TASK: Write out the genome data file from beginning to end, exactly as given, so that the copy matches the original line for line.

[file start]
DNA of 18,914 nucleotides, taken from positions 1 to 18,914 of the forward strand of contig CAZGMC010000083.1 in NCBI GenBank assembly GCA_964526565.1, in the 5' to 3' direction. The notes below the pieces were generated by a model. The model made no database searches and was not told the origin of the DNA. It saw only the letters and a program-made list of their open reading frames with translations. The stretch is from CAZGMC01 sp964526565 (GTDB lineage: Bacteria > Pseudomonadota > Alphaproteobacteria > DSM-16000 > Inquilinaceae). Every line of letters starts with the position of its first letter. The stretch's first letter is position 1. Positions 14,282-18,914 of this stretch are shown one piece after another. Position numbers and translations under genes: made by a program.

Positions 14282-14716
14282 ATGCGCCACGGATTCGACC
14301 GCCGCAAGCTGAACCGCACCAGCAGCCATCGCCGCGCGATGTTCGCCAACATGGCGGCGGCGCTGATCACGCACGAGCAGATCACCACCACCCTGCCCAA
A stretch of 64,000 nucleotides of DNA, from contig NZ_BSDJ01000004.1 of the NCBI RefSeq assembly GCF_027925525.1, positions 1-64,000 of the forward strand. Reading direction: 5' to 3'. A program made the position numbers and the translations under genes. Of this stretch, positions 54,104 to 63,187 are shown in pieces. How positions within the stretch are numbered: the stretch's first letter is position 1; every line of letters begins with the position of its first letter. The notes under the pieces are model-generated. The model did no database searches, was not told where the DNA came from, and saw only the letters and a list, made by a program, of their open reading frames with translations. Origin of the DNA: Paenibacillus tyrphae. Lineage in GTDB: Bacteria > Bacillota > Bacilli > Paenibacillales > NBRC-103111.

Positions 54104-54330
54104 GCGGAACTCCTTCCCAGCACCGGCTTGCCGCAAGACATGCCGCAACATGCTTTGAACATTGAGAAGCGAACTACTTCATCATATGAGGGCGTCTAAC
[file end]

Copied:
DNA of 18,914 nucleotides, taken from positions 1 to 18,914 of the forward strand of contig CAZGMC010000083.1 in NCBI GenBank assembly GCA_964526565.1, in the 5' to 3' direction. The notes below the pieces were generated by a model. The model made no database searches and was not told the origin of the DNA. It saw only the letters and a program-made list of their open reading frames with translations. The stretch is from CAZGMC01 sp964526565 (GTDB lineage: Bacteria > Pseudomonadota > Alphaproteobacteria > DSM-16000 > Inquilinaceae). Every line of letters starts with the position of its first letter. The stretch's first letter is position 1. Positions 14,282-18,914 of this stretch are shown one piece after another. Position numbers and translations under genes: made by a program.

Positions 14282-14716
14282 ATGCGCCACGGATTCGACC
14301 GCCGCAAGCTGAACCGCACCAGCAGCCATCGCCGCGCGATGTTCGCCAACATGGCGGCGGCGCTGATCACGCACGAGCAGATCACCACCACCCTGCCCAA
A stretch of 64,000 nucleotides of DNA, from contig NZ_BSDJ01000004.1 of the NCBI RefSeq assembly GCF_027925525.1, positions 1-64,000 of the forward strand. Reading direction: 5' to 3'. A program made the position numbers and the translations under genes. Of this stretch, positions 54,104 to 63,187 are shown in pieces. How positions within the stretch are numbered: the stretch's first letter is position 1; every line of letters begins with the position of its first letter. The notes under the pieces are model-generated. The model did no database searches, was not told where the DNA came from, and saw only the letters and a list, made by a program, of their open reading frames with translations. Origin of the DNA: Paenibacillus tyrphae. Lineage in GTDB: Bacteria > Bacillota > Bacilli > Paenibacillales > NBRC-103111.

Positions 54104-54330
54104 GCGGAACTCCTTCCCAGCACCGGCTTGCCGCAAGACATGCCGCAACATGCTTTGAACATTGAGAAGCGAACTACTTCATCATATGAGGGCGTCTAAC